Levy’s persistence reflects the promise of an anti-HIV protein. Armed with such a substance, he says, “It would be relatively straightforward for a company to produce the protein for therapy, or a drug, that might induce cells in the body to produce it.”

Along with the painstakingly slow lab work, and dwindling interest in his research from funders, Levy faces another obstacle—one that is epitomized by Brothers. Antiretroviral treatment suppresses replication of HIV, which in turn keeps the antiviral substance dormant. The immune system only controls the virus in response to an active HIV infection. “If there’s no virus, it just shuts itself off,” says Levy. That makes it doubly difficult to study the process that keeps patients like Brothers healthy.

Levy admits existing HIV drugs “are pretty remarkable,” and doesn’t advocate that most patients avoid them. He does take the position that the drugs may be over-prescribed, saying it might be better with some patients to let the immune system do its work. Nevertheless, as his blood donors grow older and start antiretroviral treatment, his group of test subjects continues to shrink. Most patients who contract HIV today, Levy explains, are immediately prescribed treatment. The result, he says, is there may come a time in the near future when “you’re not going to be able to study long-term survivors,” as they will likely be on drugs that suppress their natural protections.

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Controlling a virus like HIV with drug therapies is major medical progress, and few would deny its benefits. But some virologists and evolutionary biologists consider the potential long-term downside of drug treatments. They see drugs interfering with evolution, which could spread defenses like Brothers’ antiviral protein throughout the human population. As Levy sees it, a gene that codes for an antiviral protein might hide in every person’s DNA, potentially waiting to be expressed and sent to battle against viruses.

Nowak’s research has shown that viruses like HIV can evolve rapidly. But the human immune system also evolves: After many generations, it can develop resilience to disease. When the bubonic plague devastated Europe, people with slight genetic advantages tended to survive, and over time the entire population of survivors evolved resistance against the plague.

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Left unchecked, HIV could cause the same evolutionary process. A genetic predisposition—like the one responsible for controlling the virus in Brothers’ blood—would equip part of a population with stronger defenses against viruses. A gradual process of natural selection would then amplify the genes and shore up those defenses. “If a virus really devastated a community, and you had a few people left that survived, there’s a good chance that they would pass on resistance,” says Levy. People and pathogens evolve together.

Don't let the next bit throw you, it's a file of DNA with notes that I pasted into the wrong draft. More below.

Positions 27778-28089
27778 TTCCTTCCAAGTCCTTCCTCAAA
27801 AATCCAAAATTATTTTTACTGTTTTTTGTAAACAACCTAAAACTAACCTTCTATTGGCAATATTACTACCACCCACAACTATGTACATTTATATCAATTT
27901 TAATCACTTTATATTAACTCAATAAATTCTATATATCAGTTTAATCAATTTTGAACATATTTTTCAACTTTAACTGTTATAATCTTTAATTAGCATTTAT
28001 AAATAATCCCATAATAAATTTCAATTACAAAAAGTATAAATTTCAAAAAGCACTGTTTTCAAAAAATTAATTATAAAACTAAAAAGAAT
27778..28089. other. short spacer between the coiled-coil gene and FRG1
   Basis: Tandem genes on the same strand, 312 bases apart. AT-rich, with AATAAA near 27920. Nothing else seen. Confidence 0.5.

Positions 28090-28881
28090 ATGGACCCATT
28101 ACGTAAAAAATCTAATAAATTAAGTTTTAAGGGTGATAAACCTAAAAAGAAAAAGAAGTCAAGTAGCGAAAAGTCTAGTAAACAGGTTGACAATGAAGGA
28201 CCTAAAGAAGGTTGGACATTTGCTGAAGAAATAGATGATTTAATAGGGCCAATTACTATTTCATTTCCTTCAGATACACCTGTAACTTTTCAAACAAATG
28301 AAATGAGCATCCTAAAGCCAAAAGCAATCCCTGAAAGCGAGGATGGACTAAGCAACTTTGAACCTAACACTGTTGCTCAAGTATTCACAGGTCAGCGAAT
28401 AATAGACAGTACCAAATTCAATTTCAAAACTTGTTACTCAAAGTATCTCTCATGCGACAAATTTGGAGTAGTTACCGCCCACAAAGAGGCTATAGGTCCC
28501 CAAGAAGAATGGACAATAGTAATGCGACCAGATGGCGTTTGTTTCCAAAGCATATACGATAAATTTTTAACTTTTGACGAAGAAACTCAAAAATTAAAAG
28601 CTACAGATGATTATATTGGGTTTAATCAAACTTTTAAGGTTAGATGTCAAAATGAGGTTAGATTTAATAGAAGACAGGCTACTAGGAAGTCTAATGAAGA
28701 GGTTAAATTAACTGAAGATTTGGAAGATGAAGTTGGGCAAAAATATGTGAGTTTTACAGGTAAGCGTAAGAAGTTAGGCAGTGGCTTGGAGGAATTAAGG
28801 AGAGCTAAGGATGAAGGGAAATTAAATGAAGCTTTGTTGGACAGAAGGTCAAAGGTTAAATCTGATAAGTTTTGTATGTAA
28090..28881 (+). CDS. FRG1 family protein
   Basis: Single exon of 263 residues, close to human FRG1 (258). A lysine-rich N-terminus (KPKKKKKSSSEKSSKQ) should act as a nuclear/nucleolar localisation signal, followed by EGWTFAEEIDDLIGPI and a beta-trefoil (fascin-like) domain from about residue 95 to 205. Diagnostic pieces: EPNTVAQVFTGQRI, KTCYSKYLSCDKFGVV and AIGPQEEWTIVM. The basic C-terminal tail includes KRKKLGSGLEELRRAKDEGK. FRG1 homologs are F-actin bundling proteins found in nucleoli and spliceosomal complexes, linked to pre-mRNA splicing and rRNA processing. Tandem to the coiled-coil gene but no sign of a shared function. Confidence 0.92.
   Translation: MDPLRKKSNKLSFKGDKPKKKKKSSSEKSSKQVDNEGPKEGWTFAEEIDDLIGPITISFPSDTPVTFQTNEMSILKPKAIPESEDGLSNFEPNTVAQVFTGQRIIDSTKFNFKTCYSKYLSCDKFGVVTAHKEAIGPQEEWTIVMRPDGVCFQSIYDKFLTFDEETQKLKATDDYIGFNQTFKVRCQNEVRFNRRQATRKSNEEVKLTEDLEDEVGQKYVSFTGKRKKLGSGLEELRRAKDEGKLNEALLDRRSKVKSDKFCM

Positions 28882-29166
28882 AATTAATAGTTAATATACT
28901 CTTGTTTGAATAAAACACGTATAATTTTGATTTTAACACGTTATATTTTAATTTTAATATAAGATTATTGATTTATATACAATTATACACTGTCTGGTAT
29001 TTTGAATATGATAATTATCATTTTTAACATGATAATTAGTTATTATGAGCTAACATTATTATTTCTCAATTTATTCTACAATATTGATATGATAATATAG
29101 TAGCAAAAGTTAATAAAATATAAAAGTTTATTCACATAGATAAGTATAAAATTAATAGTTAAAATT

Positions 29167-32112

Douglas Richman, the director of the Center for AIDS Research at the University of California, San Diego, describes the process as an “arms race” of co-evolution. Although Richman is in the camp that questions Levy’s tenacious research, he agrees that evolution shapes the immune system’s defenses. In the long term, as mutations create genetic diversity in both hosts and pathogens, natural selection may lead to stronger viruses, but also tougher immune systems. “Over the course of tens of thousands of years, each of the two—the virus and the survivor—end up being able to deal with each other better,” says Richman. Pathogens gain better weaponry, but our bodies can acquire better shielding.

Medicine can tamper with this evolutionary process. It can redirect viral evolution. Look no further than drug resistance, scientists say, which emerges when diseases evolve around the mechanisms of treatments. Levy, in fact, worries that HIV treatments will, in the long term, produce “resistant viruses like you saw with antibiotics.” Medicine can also affect the evolution of the human immune system. It could ultimately prevent the spread of natural defenses throughout a population, as both naturally resilient individuals and patients who start treatment would be likely to pass on their genes.

Today Brothers remains torn over whether to start treatment or remain a devoted research subject, waiting and hoping that research will help others. For the past 25 years, he says, it’s been easier for him to cope with his HIV status, “knowing you’re involved in something bigger than yourself.” He adds, “I don’t feel like I’ve given everything I can. I want to be there when they find something and leverage it for other people. I want to be at the party at the end of it all.” At the same time, Brothers admits, “It’s my priority to be healthy and alive more than anything else.”

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Survival is everything, for both humans and viruses. But one of the things that makes us human is our desire to share survival with each other. It’s in our blood.

Daniel A. Gross is a writer and radio producer based in Boston. Twitter: @readwriteradio